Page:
|The lobby of Asbury's Convention Hall. Not visible: the shabbiness.|
On Saturday night, LG's sister, MIG, corralled him and two of her friends for a roller derby "bout" at Asbury Park's (NJ) Convention Hall. LG had never been, and, truth be told, he was not really psyched to go, but he figured that there might be a blog posting in it. There was.
According to LG's extensive research (i.e. 20 seconds on Google), roller derby started in the late 1800s in the United States. Today, there are over 600 leagues operating in 20 countries. Most roller derby athletes are women. And they wear fishnet stockings and revealing outfits; at least on Saturday night they did. From a purely business standpoint, it appears to be a sound marketing strategy.
Roller derby bouts are contested in two 30-minute halves with a 30-minute intermission in between so that fans can get tanked at the bar and buy t-shirts and other essential souvenirs. Only the "jammer" can score for a team, and points are earned by passing opposing team players while making sure that your butt doesn't look too big in your uniform. We made that last part up.
It's a roller derby tradition for skaters to use pseudonyms. Saturday night's bout, between the Jersey Shore Roller Girls All-Stars and the River City (Richmond, Va.) Rollergirls, featured such skaters as Shermaine Tank, Ciri L. Killer, Ricin Beans, Belle Maul Her, Maliciously Delicious, Forty Ounce Bounce and Paris Kills.
Mannah Montana (a dude) and Bertha Control (a woman whose looks matched her name) were the announcers.
|The skaters warm up. We know, it's hard to |
believe that a Blackberry took
this excellent sports action photo.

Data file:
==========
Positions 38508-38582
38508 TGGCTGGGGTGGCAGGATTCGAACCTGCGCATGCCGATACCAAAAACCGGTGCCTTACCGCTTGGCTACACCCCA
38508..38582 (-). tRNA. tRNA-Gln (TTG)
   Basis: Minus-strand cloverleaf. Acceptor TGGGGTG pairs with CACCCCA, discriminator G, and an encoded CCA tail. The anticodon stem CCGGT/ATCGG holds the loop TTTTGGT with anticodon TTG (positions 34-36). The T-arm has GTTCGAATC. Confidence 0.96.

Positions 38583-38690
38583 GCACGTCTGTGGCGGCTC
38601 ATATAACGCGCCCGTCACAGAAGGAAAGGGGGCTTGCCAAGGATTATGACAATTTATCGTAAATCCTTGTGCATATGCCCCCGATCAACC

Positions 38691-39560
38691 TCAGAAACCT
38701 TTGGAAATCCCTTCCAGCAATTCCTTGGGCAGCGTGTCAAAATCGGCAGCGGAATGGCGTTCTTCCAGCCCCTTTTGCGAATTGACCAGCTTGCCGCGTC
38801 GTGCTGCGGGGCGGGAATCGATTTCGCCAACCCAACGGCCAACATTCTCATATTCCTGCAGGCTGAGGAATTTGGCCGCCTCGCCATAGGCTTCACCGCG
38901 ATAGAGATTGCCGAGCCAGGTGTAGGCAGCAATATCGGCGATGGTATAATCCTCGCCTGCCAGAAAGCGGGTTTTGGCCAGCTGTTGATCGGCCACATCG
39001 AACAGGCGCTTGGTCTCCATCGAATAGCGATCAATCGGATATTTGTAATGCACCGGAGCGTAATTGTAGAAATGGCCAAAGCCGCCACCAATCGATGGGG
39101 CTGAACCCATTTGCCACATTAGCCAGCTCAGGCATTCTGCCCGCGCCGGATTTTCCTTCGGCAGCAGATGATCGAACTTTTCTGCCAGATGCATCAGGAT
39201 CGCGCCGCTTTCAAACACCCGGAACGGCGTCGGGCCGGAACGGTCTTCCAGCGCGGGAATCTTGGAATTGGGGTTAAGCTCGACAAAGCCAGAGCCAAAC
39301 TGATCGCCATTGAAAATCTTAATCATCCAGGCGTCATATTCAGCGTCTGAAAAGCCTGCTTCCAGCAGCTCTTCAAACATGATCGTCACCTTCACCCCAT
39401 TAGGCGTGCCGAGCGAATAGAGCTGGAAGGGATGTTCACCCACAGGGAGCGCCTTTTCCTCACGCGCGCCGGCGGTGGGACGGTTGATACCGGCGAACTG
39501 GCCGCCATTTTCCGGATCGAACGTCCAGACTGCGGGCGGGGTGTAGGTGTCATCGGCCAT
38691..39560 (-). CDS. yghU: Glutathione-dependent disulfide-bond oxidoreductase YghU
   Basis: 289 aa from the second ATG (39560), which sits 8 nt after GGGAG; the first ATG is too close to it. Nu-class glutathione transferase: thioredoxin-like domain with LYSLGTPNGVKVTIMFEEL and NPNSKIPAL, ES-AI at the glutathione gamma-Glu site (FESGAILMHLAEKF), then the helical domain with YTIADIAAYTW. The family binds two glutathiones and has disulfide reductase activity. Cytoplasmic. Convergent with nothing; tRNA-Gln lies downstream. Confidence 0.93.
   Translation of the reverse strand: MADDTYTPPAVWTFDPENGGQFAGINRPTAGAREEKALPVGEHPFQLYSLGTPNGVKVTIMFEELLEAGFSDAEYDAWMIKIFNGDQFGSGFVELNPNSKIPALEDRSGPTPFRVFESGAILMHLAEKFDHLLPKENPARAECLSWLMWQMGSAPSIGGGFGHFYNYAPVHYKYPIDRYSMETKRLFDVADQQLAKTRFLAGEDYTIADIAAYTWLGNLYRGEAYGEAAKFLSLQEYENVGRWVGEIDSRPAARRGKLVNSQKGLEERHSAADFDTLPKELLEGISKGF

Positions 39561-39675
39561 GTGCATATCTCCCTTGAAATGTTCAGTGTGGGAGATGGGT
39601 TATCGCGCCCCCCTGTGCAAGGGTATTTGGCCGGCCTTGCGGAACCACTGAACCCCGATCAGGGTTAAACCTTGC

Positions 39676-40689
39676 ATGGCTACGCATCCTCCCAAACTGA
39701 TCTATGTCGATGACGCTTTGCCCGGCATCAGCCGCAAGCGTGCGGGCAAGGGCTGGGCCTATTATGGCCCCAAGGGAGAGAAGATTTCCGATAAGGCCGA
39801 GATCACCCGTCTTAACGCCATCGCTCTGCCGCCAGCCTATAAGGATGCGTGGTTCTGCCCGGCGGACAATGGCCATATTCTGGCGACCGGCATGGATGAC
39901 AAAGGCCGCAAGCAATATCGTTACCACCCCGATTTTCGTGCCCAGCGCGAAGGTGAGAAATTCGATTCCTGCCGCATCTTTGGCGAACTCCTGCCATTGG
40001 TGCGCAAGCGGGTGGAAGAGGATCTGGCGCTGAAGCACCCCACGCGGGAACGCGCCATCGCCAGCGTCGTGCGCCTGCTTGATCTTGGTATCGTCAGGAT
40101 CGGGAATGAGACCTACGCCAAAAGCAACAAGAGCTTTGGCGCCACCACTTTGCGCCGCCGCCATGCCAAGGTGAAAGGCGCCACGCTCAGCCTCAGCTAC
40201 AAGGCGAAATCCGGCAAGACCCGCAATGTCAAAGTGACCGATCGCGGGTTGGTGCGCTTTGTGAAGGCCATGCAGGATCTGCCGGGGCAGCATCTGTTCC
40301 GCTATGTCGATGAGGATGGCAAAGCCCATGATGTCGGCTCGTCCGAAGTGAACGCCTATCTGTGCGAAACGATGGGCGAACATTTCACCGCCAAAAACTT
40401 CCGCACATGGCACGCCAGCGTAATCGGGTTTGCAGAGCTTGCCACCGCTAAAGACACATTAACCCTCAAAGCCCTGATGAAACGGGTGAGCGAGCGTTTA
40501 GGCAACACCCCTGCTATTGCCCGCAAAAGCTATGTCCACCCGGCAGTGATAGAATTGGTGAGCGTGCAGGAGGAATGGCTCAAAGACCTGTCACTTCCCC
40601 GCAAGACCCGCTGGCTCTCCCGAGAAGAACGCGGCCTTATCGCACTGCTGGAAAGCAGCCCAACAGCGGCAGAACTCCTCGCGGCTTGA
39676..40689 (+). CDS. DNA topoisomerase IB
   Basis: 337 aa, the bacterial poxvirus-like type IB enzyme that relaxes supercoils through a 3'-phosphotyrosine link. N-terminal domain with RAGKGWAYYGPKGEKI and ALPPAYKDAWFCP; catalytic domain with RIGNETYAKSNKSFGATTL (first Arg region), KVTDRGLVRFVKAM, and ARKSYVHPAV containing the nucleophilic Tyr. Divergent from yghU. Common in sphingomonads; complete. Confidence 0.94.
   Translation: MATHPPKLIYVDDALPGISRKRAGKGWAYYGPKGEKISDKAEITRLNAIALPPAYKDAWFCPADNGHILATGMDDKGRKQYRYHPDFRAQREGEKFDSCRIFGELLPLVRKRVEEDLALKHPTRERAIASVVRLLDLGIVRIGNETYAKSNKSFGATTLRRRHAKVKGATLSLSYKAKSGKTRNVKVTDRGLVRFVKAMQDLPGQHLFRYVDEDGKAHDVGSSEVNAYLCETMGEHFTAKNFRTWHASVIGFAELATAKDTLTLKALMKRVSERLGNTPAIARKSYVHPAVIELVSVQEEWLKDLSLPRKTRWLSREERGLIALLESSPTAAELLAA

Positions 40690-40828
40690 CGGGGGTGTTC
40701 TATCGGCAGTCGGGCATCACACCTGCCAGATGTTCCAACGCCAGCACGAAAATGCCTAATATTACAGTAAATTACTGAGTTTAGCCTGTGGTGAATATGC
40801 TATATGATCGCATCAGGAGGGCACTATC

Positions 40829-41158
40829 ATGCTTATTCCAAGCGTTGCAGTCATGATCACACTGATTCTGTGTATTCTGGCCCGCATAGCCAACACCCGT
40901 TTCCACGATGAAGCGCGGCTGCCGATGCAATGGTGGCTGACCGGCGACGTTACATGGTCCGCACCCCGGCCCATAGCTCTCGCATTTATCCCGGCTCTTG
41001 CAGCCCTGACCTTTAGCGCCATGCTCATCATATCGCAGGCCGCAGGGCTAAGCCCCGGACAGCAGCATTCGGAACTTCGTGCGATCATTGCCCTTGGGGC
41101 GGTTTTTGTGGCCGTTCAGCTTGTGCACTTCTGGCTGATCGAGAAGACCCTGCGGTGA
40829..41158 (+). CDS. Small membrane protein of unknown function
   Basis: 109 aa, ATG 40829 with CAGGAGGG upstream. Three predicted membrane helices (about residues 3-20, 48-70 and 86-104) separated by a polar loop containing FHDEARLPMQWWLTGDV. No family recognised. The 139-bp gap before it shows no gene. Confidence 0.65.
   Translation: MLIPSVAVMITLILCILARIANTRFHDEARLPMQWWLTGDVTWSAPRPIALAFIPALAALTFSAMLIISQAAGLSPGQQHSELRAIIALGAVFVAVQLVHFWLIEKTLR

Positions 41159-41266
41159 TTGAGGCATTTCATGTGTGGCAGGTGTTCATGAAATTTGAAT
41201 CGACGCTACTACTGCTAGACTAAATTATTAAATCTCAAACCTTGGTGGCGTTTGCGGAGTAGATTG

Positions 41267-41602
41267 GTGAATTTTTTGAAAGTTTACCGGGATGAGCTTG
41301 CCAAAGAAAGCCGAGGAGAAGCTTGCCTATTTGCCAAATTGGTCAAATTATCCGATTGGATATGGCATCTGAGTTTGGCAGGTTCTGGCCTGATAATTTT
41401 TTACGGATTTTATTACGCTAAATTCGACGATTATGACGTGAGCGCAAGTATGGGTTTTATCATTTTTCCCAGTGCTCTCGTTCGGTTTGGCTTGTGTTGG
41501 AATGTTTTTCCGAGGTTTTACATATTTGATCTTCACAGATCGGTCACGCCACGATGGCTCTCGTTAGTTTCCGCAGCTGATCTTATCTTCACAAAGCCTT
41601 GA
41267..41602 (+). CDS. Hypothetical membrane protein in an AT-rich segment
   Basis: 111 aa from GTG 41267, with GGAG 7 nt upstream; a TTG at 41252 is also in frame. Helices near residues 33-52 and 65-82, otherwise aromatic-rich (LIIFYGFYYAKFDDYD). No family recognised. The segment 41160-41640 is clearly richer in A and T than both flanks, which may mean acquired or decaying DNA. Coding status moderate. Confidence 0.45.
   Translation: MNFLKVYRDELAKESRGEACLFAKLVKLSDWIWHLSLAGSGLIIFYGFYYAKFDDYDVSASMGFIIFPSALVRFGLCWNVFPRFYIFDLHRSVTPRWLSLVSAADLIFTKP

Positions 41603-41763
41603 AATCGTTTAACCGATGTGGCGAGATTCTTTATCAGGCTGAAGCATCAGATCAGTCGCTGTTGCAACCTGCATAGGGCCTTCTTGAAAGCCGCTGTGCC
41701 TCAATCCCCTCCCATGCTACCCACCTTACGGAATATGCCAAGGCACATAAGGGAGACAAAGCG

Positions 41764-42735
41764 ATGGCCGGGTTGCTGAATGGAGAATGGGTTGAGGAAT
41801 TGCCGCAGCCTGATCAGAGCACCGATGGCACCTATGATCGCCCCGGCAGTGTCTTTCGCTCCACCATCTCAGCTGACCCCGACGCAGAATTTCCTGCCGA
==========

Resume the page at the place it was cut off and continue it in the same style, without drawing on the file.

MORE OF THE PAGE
Each team skated hard right from the opening whistle, but the River City squad managed to jump out to a 90 - 47 lead. However, weariness from being on the road, coupled with the deafening noise of the hostile home crowd, must've worn away River City's resolve. They let the match slip away in an exciting ending, with the Jersey Shore squad prevailing 127 - 120 (or thereabouts; truthfully, LG wasn't paying all that close attention at the end.)
Tickets were $20. There were plenty of refreshments and other money-making items sold, but the skaters aren't paid a cent.
"The only compensation we get is that they cover our bus and hotel rooms for away games," one Jersey Shore team member told The LG Report (she was duped into thinking that we're a reputable blog.). "But it's always like four girls to a room and not in a great hotel."
Hmm, four roller derby girls in one hotel room, LG thinks he may have seen a movie about that once. No, wait, LG is mistaken, sorry about that (we don't want to lose our "G" blog rating...)
LG managed to catch up with one of the Jersey Shore skaters for a short post-bout video interview during the afterparty in a bar across the street from the arena. Here's that riveting piece of journalism, which is sure to go viral shortly (or at least bacterial):
There you have it folks, all you need to know about modern day flat-track roller derby, which, by the way, differs from the old-school "banked track" version. Banked track roller derby features a railing over which skaters can be hit or thrown, and is considerably more dangerous than open-floor flat track roller derby. And, even more important as distinctions go, the serious-minded banked track girls don't wear fishnet stockings. You couldn't drag me to one of their bouts with a Shermaine Tank!
PS A loud and heartfelt LG Report shout out to our good buddy Noit who fell from a tree over the weekend. Since Babe Ruth is no longer around to hit a homerun for him, we thought we'd do the next best thing by dedicating this posting to Noit while wishing him a speedy and complete recovery.
Thanks for checking in everyone, we hope to see you back again soon.